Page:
Omaha declared a truce Tuesday with a longtime adversary — adult entertainment business owner Shane Harrington. The city did so by recommending approval of his liquor license.
In return, Harrington agreed to steer patrons of his west Omaha strip club to the bar he plans to open next door. He also pledged not to let booze into his original club with nude exotic dancers.
Before voting, members of the City Council checked with the city’s Law Department to verify that it recommended approval of the application, with changes.
Both City Attorney Paul Kratz and City Prosecutor Matt Kuhse explained that granting Harrington a liquor license would increase the city’s ability to enforce the law at Harrington’s businesses.
The City Council, in a 6-0 vote, then recommended that the state grant a liquor license to Harrington’s planned go-go club with bikini-clad dancers at 120th and West Center Road.
Nobody testified against the application.
Harrington plans to locate the new Larry Flynt’s Hustler Club in the neighboring bay of the strip mall that houses Club Omaha, his members-only, fully nude strip club.
He said he’s in the process of buying the bar next to Club Omaha, Rehab Lounge, to renovate it into the go-go club. He said he would like to buy the entire strip mall.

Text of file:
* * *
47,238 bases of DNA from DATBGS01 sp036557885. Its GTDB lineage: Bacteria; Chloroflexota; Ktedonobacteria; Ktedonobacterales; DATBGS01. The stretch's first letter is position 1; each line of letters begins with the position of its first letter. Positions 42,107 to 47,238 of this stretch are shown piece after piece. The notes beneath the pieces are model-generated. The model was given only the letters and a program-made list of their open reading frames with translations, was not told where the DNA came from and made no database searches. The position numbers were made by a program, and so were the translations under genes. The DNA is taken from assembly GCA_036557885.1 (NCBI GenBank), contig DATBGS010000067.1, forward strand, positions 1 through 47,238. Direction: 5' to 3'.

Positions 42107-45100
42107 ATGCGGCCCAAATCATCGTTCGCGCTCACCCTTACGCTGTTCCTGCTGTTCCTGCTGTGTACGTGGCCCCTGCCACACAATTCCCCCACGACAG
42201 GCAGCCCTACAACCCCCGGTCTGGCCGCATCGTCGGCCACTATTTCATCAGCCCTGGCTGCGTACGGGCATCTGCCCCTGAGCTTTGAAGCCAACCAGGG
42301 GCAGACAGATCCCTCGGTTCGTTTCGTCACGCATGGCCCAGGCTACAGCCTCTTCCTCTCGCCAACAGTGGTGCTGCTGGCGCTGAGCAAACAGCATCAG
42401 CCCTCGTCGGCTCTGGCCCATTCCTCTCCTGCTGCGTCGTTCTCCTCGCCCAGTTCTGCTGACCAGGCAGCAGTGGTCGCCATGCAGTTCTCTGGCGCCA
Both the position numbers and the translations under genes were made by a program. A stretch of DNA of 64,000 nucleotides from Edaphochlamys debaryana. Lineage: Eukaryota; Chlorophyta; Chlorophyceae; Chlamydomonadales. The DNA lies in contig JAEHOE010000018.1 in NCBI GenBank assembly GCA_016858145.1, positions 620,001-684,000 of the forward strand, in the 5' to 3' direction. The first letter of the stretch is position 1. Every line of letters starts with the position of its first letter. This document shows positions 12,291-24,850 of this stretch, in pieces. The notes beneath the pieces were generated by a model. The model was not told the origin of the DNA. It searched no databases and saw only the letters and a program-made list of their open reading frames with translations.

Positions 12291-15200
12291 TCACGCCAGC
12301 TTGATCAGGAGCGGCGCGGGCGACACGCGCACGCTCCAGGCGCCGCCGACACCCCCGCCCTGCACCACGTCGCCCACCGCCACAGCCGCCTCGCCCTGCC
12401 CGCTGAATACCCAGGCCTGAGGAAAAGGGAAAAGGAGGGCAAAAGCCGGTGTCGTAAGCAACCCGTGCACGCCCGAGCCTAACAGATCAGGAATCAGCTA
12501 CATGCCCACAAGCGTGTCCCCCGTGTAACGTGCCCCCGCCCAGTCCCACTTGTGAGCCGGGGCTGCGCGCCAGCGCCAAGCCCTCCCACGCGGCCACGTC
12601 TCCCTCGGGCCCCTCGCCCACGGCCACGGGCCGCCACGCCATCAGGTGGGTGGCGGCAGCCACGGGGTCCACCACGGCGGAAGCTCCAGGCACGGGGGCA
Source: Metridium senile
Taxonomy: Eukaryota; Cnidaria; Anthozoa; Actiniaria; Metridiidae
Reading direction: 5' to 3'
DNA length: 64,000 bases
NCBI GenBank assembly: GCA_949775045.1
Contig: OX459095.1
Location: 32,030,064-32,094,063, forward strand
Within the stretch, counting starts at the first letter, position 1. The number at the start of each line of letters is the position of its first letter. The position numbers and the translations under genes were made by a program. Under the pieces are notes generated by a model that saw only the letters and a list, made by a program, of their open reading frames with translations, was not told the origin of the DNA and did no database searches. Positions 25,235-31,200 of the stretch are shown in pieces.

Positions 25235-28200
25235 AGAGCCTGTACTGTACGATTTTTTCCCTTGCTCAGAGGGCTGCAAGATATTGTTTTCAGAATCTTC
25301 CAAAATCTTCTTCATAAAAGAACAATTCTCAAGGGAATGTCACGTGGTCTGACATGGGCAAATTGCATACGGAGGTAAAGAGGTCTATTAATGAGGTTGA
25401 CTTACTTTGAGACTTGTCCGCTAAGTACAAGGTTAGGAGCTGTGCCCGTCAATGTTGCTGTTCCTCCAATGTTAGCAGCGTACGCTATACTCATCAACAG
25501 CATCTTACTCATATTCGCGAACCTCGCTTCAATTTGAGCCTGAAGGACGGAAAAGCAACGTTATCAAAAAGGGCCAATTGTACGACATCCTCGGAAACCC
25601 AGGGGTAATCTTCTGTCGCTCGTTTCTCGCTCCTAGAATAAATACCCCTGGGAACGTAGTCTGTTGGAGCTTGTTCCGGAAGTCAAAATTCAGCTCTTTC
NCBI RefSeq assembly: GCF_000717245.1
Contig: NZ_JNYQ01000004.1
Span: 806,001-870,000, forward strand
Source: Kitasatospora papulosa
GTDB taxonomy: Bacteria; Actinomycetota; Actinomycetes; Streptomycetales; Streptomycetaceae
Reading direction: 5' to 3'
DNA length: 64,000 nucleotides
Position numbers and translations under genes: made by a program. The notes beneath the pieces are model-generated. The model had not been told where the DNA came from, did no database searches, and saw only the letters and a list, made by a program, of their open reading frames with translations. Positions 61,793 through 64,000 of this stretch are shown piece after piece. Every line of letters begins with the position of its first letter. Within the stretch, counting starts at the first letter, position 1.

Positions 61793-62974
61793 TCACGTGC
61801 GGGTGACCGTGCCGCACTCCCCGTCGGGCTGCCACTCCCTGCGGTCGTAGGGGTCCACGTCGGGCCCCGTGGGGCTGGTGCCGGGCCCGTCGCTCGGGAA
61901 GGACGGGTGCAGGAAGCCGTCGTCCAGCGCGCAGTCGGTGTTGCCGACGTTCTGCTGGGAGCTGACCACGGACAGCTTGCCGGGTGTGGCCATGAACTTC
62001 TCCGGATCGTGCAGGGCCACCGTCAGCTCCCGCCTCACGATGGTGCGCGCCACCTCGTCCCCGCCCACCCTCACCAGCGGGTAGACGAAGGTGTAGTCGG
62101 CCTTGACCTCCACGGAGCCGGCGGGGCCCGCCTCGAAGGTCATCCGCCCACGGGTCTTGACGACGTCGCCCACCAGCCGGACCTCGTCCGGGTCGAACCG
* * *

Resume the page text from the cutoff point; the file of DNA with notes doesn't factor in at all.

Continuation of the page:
The vote put council members Aimee Melton and Brinker Harding, Republicans who represent parts of west Omaha on the officially nonpartisan council, in the uncomfortable position of recommending approval.
They secured conditions that would keep alcohol out of Club Omaha and allow police into that venue to check if alcohol was being brought inside.
The council also persuaded Harrington to pursue a traditional liquor license, instead of one that would allow him to host outdoor events, and he pledged that workers would be wearing at least a bikini if they stepped outside.
Club Omaha and the planned Hustler Club would share an internal door, and he agreed Tuesday that it would be used only by employees, not patrons.
Melton said working with Harrington, no matter how distasteful, was safer for customers and dancers and other employees than continuing the status quo.
“This is better than the alternative where we don’t have a lot of control,” she said.
Harding said it became clear that a liquor license was the best option, “a hammer” to help the city make sure that what is happening at both clubs is above board and legal.
Harrington said that if the Nebraska Liquor Control Commission approves his liquor license application, he would drop his lawsuits against the city regarding his private bottle club.
Tuesday’s vote could mark the beginning of the end of a years-long fight with the city that culminated last summer in a nearly nude protest near 72nd and Dodge Streets.
Harrington said he knows that his application could still face scrutiny by the Liquor Commission, but he’s hopeful that the public fight is almost done.
His ultimate aim: return to relative anonymity.
“I am smiling right now, but I’m trying not to get too excited yet,” he said. “I’ve been close before.”